In this video clip from “The Crypto Show” on Motley Fool Live, recorded on Feb. 23, Fool contributors Jon Quast and Travis Hoium discuss the public blockchain protocol Terra ( LUNA -2.97% ) and its recent sell-off to avert a very rare event with significant consequences.
Jon Quast: What’s so interesting here is the real-world utility. What is it? It is the stable coin, TerraUSD. This is supposed to always be worth one U.S. dollar. What is the advantage? Why not just use a dollar? Well, if you’re using a dollar online, the credit card purchases are probably getting hit with a 3% fee. By contrast, TerraUSD can reduce that to under 1%. There is incentive here to use this coin, especially if it can be a stable coin.
The way that it does this, the way that it maintains it without having reserves is that it has this other coin called LUNA. As the value of a TerraUSD deviates from $1, you can switch back and forth from LUNA. New coins are burned and created in the process, and what this does is it regulates supply and demand of the TerraUSD so that the supply is always in line with the demand so that the price is at one dollar, which is really interesting, it has worked so far over time. What’s going on? The founders here talking about, we are worried, we are aware of the possibility of a “black swan” event. You’re familiar with this term, Travis, right?
Travis Hoium: Yeah. Very much an outlier event.
Quast: I believe the term was coined by Nassim Nicholas Taleb, the author of Antifragile, also the author of Black Swan. I believe he coined the term. Basically, it’s a very rare event with significant consequences. I think we can summarize it that way. There are scenarios. Let’s say that the entire cryptocurrency market is just tanking.
For whatever reason, something happens and there’s not a single coin out there that is up, they’re all dropping by double-digits in a short amount of time, in that scenario, there’s theoretically an arbitrage opportunity for TerraUSD, but nobody is willing to take advantage of that opportunity because the entire cryptocurrency world is falling apart. In that scenario, the stable coin will lose its peg, and in so doing, faith in the entire system is lost. If it can’t maintain that one-dollar peg, then nobody is going to have the incentive to use it.
This has never happened so far, but it could theoretically happen. The founder is here saying, “You know what, let’s have some reserves at hand that we can deploy to remedy the situation if this one in a million situation happens.” Just what they were able to do, they were able to sell a billion of LUNA tokens. Now, if you hold LUNA tokens, that probably sounds a little bit unsettling because all of a sudden there’s all these tokens out there held by these private investors.
Well, they are required to hold them over a four-year vesting period. They’re not just going to go ahead and dump them onto the market tanking LUNA’s price, this has a time element in place. There’s time to grow this whole ecosystem here. With this billion dollars, Terra’s LUNA Foundation Guard will be buying Bitcoin ( BTC -1.33% ) and other altcoins and holding them in reserves.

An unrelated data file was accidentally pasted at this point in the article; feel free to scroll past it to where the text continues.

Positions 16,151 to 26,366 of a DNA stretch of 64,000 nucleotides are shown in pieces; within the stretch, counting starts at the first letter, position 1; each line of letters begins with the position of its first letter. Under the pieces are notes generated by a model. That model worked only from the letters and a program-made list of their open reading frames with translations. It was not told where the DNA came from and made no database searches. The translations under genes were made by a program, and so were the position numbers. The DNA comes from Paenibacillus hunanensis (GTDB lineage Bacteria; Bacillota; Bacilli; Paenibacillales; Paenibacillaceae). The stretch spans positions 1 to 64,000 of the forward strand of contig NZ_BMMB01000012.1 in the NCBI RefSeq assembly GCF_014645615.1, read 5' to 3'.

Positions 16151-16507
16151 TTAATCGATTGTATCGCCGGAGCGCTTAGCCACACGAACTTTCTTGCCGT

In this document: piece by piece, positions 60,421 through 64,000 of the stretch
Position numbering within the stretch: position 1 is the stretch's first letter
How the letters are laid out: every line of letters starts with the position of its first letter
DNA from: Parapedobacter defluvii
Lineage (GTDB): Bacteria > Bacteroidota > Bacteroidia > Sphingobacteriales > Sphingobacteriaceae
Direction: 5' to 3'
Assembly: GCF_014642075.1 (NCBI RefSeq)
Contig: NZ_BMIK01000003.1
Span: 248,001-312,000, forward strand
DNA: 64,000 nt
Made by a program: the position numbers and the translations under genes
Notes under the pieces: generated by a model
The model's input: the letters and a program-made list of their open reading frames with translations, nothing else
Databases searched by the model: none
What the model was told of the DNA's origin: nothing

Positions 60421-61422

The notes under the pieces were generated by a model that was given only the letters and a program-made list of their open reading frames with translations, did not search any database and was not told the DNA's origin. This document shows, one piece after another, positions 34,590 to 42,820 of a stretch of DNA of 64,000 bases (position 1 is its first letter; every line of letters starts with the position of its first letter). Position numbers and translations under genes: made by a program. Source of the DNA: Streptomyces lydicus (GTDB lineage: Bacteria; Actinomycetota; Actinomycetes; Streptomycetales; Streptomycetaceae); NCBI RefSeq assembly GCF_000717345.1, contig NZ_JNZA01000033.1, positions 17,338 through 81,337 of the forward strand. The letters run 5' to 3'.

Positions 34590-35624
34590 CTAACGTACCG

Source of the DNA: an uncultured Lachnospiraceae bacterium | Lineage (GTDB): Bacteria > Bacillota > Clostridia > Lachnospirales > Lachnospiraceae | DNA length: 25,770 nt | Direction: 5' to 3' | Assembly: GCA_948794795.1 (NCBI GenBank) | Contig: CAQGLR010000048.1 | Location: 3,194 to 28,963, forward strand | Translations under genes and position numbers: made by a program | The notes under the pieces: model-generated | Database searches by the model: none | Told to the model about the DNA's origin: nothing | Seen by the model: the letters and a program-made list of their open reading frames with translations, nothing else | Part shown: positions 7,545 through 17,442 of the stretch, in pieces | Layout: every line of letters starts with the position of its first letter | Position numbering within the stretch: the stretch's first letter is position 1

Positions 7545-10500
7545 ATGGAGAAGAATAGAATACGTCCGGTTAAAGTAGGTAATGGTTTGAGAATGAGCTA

They are fundamentally different from the U.S. dollar government-backed currency. The thought process here is if we have one of these outlier events, we’re going to have funds that are going to be diversified and ready to put to use to maintain faith in the system and TerraUSD at a dollar.
Hoium: My question for this is if the black swan event is that there’s a correlated sell-off in all of these digital crypto assets, and your answer is to buy assets that would also be correlated with that sell-off. That seems a little strange to me.
The argument here, I think from their perspective would be Bitcoin is a hedge. But we’ve seen over the last six months that Bitcoin really trades more like a high-risk asset like a growth stock like the board is supposed to. Inflation is going up, the value of Bitcoin is going down. If it was a hedge, we should see the opposite happening.
On the same token, this is what the financial crisis in 2008-2009 taught us, was that great you own bonds instead of all stocks, but stocks were down and bonds were down. There was no safe place, there was no uncorrelated asset. I think that’s just an interesting thing to point out with this, that I understand why they think this would be a good hedge or backstop, but if Bitcoin drops from where it is today to $5,000, then I don’t see how it answers the problem at the end of the day.
Quast: I think that’s really fair, Travis. To be honest with you, I don’t know if they are thinking about other black swan scenarios in this as well. The reasoning, the argument that I read was that the entire cryptocurrency market is tanking, and that is the black swan event that we are hedging for. I don’t know if they have other ones in mind because to your point, this does seem a little bit like circular reasoning.
If the entire thing is tanking, then wouldn’t Bitcoin itself be tanking. I think that’s really fair. I guess at the same time, Bitcoin probably wouldn’t be worth zero. They’d still have some firepower to work with to get their peg back in order, but it is an interesting point and a point well taken there.
Hoium: Their answers to regulators have been interesting as regulators try to dive into what they’re doing and how they are pegging versus other stable coins are pegging.
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